Farmers are mainly seen as the recipients of technical messages but not the originators of either technical knowledge or improved practice (Moris, 1991). The technical messages concentrate mostly on seed-to-seed packages of practices for different crops grown in the region. Resource conservation strategies such as watershed management, agroforestry, and soil conservation rarely form part of the technical messages. Technological recommendations based on the findings of research stations, though initially followed by contact farmers were not well received by other groups of farmers (non-contact farmers). Farmers who were active during the initial stages of implementation of the Training and Visit (T&V) extension system became bored of the stale technical messages. In general, the nature of the technical messages can be grouped into three categories based on the nature of constraints in them (Rajasekaran and Martin, 1990):
(1) Repeated nature of technical messages: Most of the technical messages were developed entirely based on research conducted at regional research stations in India. These messages concentrate mainly on seed-to-seed package of practices. Dissemination of these crop production technical recommendations was a matter of gaining new knowledge and skills in the beginning of the T&V implementation. Once the message has been repeated season after season, farmers not only became bored but also tended to play an inactive role in the entire system.
(2) Technical messages that do not reflect local crop production conditions: Some technical messages do not reflect local crop production conditions. For instance, line planting has been recommended as one of the technical messages for rice production under wet land conditions in Tamil Nadu state, India. Though planting of rice seedlings in lines certainly increases per unit production of rice when compared to random planting, the cost of labor incurred towards line planting is significantly higher than that of the latter method.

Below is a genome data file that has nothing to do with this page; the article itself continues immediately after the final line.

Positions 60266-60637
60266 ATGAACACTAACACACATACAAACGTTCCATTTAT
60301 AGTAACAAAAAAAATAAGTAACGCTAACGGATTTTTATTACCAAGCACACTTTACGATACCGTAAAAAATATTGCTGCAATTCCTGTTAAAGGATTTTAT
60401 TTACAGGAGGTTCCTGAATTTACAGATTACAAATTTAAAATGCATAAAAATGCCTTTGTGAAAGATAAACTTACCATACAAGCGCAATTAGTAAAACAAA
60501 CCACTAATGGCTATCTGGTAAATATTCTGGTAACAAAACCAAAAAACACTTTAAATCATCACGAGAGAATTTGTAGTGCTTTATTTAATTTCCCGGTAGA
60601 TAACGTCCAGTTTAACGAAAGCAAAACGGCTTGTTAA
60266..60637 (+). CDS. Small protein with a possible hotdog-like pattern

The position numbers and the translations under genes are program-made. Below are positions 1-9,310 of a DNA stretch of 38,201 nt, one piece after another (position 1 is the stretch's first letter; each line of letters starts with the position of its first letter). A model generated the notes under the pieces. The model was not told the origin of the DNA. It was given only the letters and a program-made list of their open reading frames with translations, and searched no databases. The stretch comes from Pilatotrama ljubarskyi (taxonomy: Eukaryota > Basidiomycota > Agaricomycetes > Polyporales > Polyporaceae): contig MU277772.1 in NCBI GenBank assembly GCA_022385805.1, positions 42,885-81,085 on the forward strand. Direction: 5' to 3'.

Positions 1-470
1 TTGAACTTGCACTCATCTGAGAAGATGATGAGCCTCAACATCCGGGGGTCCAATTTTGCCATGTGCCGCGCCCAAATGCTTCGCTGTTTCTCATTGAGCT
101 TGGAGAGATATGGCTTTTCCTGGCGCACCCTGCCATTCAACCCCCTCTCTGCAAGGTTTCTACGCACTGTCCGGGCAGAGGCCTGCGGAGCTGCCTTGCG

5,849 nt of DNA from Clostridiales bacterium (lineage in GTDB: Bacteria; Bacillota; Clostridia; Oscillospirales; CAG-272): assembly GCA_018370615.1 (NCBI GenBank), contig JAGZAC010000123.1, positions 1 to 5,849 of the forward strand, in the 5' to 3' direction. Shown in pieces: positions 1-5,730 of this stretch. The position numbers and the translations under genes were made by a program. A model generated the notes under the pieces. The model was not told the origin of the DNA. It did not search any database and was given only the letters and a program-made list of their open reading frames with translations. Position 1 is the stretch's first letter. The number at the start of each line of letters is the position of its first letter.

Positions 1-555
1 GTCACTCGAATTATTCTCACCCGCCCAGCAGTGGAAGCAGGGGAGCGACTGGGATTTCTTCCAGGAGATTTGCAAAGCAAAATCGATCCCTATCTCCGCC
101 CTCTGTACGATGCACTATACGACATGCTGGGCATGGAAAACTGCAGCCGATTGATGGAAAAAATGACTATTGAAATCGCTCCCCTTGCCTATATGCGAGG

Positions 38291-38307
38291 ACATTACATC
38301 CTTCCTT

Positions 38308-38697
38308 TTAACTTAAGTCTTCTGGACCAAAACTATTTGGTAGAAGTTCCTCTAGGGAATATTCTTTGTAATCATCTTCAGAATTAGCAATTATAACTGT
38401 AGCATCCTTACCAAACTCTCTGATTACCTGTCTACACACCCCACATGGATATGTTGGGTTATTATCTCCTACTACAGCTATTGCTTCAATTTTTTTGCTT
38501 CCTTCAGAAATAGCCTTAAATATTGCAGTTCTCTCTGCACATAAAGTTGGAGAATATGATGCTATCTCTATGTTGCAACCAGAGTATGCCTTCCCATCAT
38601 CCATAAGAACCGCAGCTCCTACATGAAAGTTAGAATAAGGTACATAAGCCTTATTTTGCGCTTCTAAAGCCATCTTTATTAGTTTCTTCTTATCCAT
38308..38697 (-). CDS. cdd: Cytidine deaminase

(3) Blanket technical messages: Some technical messages tend to be blanket recommendations which are evolved from the research and cannot be adapted to heterogeneous farming conditions. For instance, the regional research stations recommend only blanket recommendations for fertilizers such as urea, di-ammonium phosphate and muriate of potash whereas nitrogen, phosphorous, and potassium content of soil varies widely from village to village, in many cases from plot to plot.
2.5 Attitudes of outsiders
Attitudes generated by the top-down transfer of technology (TOT) paradigm have precluded learning indigenous knowledge of farmers. Reasons for non-adoption of innovations resulting from the conventional TOT paradigm have been attributed to outsider's stereotypes of small-scale farmers (e.g., ignorance, laziness, conservatism) or an inadequate delivery system (e.g., poor extension service, lack of credit facilities) but seldom to the characteristics of the innovations themselves (Waters-Bayer, 1987). Chambers (1990, p. 3) stated that:
As we enter the 1990s, the dominant paradigm of development expressed by normal professionals and implemented through normal bureaucracy is still top-down and center-outwards. Power is concentrated in hands of the old men in high offices and central places. Knowledge is generated in universities, laboratories, and research stations, and then transferred packaged for adoption. The approach is centralized, standardized, and simple. Reductionist research, high input packages, and top-down extension had their successes: in the uniform and controlled conditions of industrial agriculture. But the sustainability of that increase is open to question, and TOT does not work well with the more complex, diverse and risk-prone rain-fed agriculture of much of the poorer South.
Certain inherent limitations in indigenous knowledge systems have strengthened the attitudes of outsiders that indigenous knowledge systems are `primitive', `unproductive' and `irrelevant': (1) indigenous knowledge systems are of oral in nature; (2) indigenous knowledge systems are not formally recorded and documented; (3) Each individual possesses only a part of the community's indigenous knowledge systems; (4) indigenous knowledge systems may be implicit within local people's practices, actions, and reactions, rather than a conscious resource (Reijntjes et al., 1992); and (5) Finally, farmers' rarely recall information on quantitative data pertaining to their indigenous knowledge systems (Rajasekaran, 1993).